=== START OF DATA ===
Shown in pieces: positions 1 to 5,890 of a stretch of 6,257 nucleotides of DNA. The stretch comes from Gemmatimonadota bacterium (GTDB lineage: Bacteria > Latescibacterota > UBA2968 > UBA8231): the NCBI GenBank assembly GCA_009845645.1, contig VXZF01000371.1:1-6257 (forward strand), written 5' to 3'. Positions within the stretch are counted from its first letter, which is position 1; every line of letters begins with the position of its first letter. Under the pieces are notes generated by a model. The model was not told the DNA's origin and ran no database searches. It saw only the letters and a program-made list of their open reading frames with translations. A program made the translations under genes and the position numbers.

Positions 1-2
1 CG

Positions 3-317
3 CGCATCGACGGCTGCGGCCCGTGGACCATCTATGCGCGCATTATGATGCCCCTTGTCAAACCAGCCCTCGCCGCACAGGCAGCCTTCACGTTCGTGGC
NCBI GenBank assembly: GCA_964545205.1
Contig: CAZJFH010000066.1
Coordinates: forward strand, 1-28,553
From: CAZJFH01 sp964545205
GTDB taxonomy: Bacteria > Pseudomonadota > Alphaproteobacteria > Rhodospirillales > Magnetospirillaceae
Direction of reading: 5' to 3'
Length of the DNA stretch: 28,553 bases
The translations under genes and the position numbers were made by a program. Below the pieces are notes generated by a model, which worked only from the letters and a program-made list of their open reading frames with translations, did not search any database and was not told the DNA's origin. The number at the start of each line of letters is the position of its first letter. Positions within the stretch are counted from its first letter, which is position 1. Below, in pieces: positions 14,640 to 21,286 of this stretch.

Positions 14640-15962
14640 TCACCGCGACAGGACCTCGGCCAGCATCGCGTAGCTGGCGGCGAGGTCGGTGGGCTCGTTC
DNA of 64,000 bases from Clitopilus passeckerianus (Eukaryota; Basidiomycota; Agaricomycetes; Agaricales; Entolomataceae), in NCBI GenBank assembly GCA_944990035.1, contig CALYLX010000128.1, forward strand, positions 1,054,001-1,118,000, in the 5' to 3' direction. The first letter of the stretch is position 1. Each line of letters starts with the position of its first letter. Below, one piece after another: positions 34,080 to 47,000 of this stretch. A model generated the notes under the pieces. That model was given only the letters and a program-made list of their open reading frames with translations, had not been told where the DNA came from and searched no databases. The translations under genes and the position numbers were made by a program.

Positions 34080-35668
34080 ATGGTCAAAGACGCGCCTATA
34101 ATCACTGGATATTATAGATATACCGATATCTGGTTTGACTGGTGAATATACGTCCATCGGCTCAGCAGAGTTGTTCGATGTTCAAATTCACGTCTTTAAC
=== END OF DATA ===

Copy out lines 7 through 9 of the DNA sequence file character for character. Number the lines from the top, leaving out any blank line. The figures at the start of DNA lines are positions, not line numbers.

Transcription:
Contig: CAZJFH010000066.1
Coordinates: forward strand, 1-28,553
From: CAZJFH01 sp964545205